- The Washington Times - Sunday, June 15, 2003

HARRISONBURG, Va. (AP) — The city’s school system has the highest percentage of students in Virginia public schools speaking English as a second language, after a decade of immigrant migration.

Besides trying to resolving such major issues as whether to test students in English or their native language, school administrators are also dealing with the cultural problems that come with having so many immigrant students.

For example, teacher Antero Rodriguez must tell Central American students that they cannot kiss their teachers at the classroom door as they did back home. And he must also tell immigrant parents they cannot simply walk into a classroom to hug and kiss their children.

“In their native land, they could go anytime they want just to say hello,” Mr. Rodriguez said of the Uruguayan natives.

Mr. Rodriguez started working with at-risk students seven years ago and now spends significant time at the city’s elementary schools acquainting parents with how the more formal American institution works.

In 1992, city schools had 93 students who spoke English as a second language.

Last year, they had 1,195 English as a Second Language (ESL) students, nearly a third of about 4,000 enrolled, according to figures from Virginia’s Department of Education.

Across the state, the number of ESL students tripled from 16,624 in 1992 to 49,840 last year, according to the department.

Other areas with high percentages of ESL students include Arlington, Alexandria, Manassas, Manassas Park, Fairfax, Winchester, and Prince William and Accomack counties.

Spanish is the most common native language, driven largely by an influx of children of Central American immigrant workers who have flocked to the Harrisonburg-Rockingham County area for agricultural jobs, especially those in the poultry industry.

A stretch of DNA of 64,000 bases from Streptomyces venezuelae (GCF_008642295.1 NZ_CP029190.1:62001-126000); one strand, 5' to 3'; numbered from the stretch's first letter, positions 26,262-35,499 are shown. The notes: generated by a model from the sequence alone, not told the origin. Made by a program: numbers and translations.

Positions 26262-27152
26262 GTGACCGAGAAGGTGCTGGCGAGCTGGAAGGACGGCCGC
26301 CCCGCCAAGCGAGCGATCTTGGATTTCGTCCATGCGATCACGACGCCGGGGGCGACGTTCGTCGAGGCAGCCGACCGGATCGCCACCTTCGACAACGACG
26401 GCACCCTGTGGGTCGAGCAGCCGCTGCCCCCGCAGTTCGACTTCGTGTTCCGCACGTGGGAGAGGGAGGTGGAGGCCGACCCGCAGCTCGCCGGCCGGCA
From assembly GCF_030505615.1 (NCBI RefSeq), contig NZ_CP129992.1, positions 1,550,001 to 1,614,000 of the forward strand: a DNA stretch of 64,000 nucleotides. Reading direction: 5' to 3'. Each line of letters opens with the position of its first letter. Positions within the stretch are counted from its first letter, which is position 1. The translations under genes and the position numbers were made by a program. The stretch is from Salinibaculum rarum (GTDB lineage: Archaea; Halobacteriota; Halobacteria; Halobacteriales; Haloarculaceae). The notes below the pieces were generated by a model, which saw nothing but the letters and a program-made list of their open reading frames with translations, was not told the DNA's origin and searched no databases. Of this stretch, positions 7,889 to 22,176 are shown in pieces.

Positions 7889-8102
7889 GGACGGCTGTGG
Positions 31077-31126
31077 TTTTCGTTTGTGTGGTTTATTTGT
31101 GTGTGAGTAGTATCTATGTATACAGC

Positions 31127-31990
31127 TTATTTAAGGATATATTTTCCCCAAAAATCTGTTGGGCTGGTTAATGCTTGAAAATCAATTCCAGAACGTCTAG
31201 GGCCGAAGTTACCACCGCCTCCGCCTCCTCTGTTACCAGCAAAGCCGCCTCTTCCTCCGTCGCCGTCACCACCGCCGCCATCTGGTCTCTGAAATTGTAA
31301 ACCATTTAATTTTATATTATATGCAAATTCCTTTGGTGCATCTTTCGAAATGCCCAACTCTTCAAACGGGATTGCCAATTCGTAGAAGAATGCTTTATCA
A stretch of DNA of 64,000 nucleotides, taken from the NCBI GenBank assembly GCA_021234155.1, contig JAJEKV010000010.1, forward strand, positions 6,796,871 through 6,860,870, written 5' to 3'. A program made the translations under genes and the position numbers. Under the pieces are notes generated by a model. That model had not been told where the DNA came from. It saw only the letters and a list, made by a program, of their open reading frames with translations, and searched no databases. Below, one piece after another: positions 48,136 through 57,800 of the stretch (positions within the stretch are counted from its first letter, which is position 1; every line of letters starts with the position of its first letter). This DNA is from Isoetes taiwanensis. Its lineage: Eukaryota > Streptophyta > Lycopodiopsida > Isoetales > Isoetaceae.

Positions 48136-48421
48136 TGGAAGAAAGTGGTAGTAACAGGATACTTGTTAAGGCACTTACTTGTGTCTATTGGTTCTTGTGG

From 1990 to 2000, the number of foreign-born residents in the city’s population increased from 2.4 percent to 9.2 percent, according to the U.S. census.

During that time, the percentage of residents who spoke a language other than English at home rose from 5 percent to 14 percent.

In addition to Latinos, Stone Spring Elementary School enrolls Chinese, Japanese, Koreans, Kurds, Pakistanis and Ukrainians.

The signs that mark each school’s administrative office are written in several other languages.

For the near future, testing requirements will be a major concern.

The Virginia Board of Education has decided to accept testing requirements under the federal No Child Left Behind education law, which requires students with limited English who have lived in the country for a year to take the SOL test when their grade level requires it.

Harrisonburg School Board members say the requirement will hurt districts such as theirs and have asked the board to pass a resolution asking the Virginia School Boards Association to push for the administration of Standards of Learning tests in students’ native languages.

The state board had already discussed the option informally but found it too costly, said Department of Education spokeswoman Julie Grimes.

Though the federal law requires all ESL students to be tested regardless of when they entered the United States, their scores will not count in their first year here.

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